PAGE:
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Inside my Main method I'm instantiating the UpdateDialog class inside which based on if the user presses a button or not I need to call function1() from Main. Here is the code:

public partial class Main : Form
{
  public void function1()
  {
    doing_stuff_here();
  }

  private void button1_Click(Object sender, EventArgs e)
  {
    var update = new UpdateDialog();
    update.ShowDialog();
  } 
}

public partial class UpdateDialog : Form
{
  private void button2_Click(object sender, EventArgs e)
  {
    //call here function1() from Main
  }
}

What should I do to be able to call function1() from Main inside the partial class UpdateDialog?

LE: although the method suggested by Styxxy seems right it doesn't work well in my app because of cross-thread invalid operation so I ended up using the delegate workaround suggested by Cuong Le.

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8 Answers 8

up vote 14 down vote accepted

You'll have to have an instance of the Main form in your UpdateDialog form. As you say that UpdateDialog is a child form of your Main form, I guess that you create the UpdateDialog in your Main form and do a show there. Before showing that form, you could assign the Parent property.

var updateDialog = new UpdateDialog();
// Or use "UpdateDialog updateDialog = new UpdateDialog();" as people like Andreas Johansson don't like the "var" keyword
// Do other stuff here as well
updateDialog.Parent = this;
// Or use Show() for non modal window
updateDialog.ShowDialog();

You get the error ArgumentException: Top-level control cannot be added to a control.. Now this can be solved in two ways.

  1. You can set the TopLevel property to false on your Main form (I'm not a huge fan of this).
  2. You can use the Owner property to your Main form (this). Below two ways of doing it.

You can set the Owner manually:

updateDialog.Owner = this;

Or you can add this as parameter to the Show(owner) or ShowDialog(owner) methods; this way, the Owner is also being set.

updateDialog.Show(this);
// or
updateDialog.ShowDialog(this);

"Full" code makes this:

var updateDialog = new UpdateDialog();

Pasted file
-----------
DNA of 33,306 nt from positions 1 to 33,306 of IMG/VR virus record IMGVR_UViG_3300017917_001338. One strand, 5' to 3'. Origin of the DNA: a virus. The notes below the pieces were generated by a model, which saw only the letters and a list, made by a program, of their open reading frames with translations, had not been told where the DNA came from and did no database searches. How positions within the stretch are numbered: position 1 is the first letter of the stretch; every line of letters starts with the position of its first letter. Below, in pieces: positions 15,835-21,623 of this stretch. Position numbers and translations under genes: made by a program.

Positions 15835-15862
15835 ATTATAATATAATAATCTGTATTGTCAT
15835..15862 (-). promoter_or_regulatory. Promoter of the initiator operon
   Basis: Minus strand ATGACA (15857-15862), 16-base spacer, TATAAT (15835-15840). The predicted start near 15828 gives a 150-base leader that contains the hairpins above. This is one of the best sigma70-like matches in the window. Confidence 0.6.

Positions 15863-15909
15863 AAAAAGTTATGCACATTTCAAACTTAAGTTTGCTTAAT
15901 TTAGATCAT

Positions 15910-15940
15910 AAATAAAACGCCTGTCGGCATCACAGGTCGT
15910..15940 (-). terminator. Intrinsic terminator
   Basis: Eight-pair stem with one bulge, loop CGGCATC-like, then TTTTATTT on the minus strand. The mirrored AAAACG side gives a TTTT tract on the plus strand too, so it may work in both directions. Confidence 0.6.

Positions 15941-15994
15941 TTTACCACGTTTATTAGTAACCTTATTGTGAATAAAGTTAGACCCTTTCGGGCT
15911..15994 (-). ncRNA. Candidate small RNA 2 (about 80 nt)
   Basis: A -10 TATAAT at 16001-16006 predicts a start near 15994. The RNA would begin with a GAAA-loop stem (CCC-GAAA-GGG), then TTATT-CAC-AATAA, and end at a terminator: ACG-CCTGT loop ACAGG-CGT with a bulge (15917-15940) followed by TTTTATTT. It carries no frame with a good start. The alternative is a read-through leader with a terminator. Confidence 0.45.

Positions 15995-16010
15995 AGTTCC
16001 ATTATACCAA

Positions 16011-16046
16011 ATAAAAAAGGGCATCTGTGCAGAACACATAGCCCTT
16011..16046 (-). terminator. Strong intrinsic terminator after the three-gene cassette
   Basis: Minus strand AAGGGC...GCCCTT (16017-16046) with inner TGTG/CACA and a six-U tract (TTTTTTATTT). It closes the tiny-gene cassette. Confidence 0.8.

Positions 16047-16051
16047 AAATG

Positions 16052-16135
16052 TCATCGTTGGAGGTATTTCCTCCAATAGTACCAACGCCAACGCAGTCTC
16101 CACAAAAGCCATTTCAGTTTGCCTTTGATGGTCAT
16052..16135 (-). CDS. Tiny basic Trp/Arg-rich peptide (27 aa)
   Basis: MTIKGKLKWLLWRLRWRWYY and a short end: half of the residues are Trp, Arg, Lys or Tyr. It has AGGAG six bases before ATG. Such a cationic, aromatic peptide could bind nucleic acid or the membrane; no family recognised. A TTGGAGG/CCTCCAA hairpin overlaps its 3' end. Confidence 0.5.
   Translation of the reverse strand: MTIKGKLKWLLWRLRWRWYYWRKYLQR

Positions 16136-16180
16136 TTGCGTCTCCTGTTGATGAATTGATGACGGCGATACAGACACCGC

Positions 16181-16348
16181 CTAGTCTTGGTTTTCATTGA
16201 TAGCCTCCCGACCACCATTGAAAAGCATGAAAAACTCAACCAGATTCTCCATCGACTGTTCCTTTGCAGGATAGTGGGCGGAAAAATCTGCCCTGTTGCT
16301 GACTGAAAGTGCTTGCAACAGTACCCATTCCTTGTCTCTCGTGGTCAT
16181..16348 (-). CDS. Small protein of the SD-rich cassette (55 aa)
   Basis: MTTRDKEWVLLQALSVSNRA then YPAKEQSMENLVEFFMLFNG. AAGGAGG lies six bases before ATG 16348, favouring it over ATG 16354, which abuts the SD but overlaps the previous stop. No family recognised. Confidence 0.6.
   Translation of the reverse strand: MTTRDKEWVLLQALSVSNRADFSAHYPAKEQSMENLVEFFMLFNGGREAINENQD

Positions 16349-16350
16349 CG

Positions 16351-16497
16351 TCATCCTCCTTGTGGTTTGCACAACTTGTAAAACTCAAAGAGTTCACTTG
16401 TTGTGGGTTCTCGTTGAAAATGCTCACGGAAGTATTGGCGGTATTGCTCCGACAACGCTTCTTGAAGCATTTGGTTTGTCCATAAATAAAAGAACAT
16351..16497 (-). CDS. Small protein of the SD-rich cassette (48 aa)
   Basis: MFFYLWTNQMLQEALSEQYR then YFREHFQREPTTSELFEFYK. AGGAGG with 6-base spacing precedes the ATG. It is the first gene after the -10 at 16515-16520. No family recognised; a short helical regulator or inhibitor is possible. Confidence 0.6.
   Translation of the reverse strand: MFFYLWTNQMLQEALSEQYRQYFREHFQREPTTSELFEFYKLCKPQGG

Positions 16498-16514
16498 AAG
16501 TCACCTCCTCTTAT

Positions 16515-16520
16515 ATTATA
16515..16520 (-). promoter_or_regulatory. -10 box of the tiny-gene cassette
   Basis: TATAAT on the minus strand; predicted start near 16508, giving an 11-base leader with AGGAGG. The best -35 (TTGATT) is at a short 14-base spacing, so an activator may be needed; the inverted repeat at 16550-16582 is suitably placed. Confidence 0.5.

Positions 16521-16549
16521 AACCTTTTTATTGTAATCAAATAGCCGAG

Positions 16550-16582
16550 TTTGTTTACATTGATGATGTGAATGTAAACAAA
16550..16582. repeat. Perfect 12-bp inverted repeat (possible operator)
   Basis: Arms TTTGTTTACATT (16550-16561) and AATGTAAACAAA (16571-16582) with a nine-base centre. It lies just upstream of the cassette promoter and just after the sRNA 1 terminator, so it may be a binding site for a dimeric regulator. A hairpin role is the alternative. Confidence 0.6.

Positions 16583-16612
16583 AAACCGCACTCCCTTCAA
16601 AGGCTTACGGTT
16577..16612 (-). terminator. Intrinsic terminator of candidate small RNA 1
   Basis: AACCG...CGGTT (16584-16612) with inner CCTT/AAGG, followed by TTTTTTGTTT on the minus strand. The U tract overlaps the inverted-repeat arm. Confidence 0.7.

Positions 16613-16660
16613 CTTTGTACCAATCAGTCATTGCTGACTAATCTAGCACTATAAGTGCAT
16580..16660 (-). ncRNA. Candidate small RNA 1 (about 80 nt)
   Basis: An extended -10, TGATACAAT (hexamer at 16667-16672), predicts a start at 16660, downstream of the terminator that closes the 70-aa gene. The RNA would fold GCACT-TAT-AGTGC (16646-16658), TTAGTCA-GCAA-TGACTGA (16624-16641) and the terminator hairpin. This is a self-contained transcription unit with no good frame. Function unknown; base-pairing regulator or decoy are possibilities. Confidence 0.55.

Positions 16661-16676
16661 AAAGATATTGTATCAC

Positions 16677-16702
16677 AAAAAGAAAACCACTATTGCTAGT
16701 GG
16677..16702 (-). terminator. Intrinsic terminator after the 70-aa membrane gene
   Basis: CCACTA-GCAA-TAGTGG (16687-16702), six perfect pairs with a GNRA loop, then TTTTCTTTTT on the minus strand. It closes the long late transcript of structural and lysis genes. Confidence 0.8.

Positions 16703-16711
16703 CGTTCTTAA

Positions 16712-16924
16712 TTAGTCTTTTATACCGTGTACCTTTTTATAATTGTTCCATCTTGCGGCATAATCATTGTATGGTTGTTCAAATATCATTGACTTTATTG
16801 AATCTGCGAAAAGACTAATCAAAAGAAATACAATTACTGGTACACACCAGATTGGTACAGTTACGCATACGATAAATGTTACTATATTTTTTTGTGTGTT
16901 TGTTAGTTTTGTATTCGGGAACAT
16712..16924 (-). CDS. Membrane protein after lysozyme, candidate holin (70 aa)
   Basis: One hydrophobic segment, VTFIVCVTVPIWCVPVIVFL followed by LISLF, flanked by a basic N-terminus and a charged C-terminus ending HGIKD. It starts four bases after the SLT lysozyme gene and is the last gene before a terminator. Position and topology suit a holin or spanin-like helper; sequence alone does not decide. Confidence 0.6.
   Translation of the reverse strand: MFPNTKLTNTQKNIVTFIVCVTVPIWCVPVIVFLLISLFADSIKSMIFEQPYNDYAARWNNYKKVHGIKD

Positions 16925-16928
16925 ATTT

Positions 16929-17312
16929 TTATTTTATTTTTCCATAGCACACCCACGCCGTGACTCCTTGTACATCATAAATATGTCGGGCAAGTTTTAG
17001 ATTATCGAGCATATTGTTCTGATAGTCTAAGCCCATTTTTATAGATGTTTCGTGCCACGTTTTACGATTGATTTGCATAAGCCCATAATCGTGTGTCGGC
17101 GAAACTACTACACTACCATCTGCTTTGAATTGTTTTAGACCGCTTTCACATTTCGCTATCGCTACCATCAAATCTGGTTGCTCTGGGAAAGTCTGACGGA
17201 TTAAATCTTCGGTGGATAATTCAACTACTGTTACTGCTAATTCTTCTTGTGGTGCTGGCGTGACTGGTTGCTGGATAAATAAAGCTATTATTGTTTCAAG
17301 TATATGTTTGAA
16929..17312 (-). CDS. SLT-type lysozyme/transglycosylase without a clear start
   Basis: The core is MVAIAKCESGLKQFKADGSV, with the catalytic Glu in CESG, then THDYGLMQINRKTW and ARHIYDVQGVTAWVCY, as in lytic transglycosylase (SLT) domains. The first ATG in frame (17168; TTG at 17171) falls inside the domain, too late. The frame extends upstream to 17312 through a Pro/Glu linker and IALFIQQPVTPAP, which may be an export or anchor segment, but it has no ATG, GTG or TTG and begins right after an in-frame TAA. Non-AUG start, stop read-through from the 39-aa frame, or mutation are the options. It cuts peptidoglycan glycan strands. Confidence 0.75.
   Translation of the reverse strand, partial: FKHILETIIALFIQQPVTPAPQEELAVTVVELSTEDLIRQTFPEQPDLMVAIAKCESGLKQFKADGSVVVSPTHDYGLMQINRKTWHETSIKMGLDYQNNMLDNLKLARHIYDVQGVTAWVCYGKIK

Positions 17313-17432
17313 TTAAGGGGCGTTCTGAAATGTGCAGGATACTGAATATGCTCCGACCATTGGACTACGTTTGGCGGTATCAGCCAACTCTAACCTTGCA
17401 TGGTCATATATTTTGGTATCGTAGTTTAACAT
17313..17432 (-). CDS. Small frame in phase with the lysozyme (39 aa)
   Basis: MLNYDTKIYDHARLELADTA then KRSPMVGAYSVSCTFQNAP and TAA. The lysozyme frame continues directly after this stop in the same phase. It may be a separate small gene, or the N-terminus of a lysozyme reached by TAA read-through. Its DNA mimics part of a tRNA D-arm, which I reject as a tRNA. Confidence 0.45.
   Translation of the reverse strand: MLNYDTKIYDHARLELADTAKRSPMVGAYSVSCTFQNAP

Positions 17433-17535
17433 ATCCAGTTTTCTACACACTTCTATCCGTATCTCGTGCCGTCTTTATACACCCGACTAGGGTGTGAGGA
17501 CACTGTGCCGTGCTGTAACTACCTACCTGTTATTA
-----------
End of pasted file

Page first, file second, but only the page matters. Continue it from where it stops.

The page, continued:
// Do other stuff here as well
updateDialog.Owner= this;
updateDialog.ShowDialog(); // or use .Show()
// or
updateDialog.ShowDialog(this); // or use .Show(this)
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1  
-1 for var. We know the type of the objects here. No point using var. –  Andy J Oct 24 '12 at 7:25
3  
@AndreasJohansson: Why we cannot use var in here? –  Cuong Le Oct 24 '12 at 7:27
3  
Disagree. var is preferred because we can see what object is being instantiated. Declaring the type would be duplication. –  GazTheDestroyer Oct 24 '12 at 7:28
5  
@AndreasJohansson It was for code example only and to keep the code as short as possible. If you don't like the var word, don't use it... (it is not the point of this topic anyway). Downvoting because of this, is the same as downvoting because you prefix private fields of a class with _ (or pick any other example)... –  Styxxy Oct 24 '12 at 7:41
2  
Using Object and var is entirely different. Please read the documentation again, because you really don't know what it exactly does. msdn.microsoft.com/en-us/library/bb383973.aspx And about the code ugliness: that is personal opinion, but my opinion is that putting twice the same type, only clutters the code. You're right about not using var in the situation var i = 0; I completely agree, but in this case, it is perfectly fine. –  Styxxy Oct 25 '12 at 14:50

I suggest you create an event in UpdateDialog then subscribe it after you create an instance inside the Main class. This way you have a better separation between these 2 classes.

public partial class Main
{
    public void function1()
    {
        doing_stuff_here();
    }

    private void button1_Click(object sender, EventArgs e)
    {
        var update = new UpdateDialog();
        update.OnButton2Click += OnUpdateDialogButton2Click;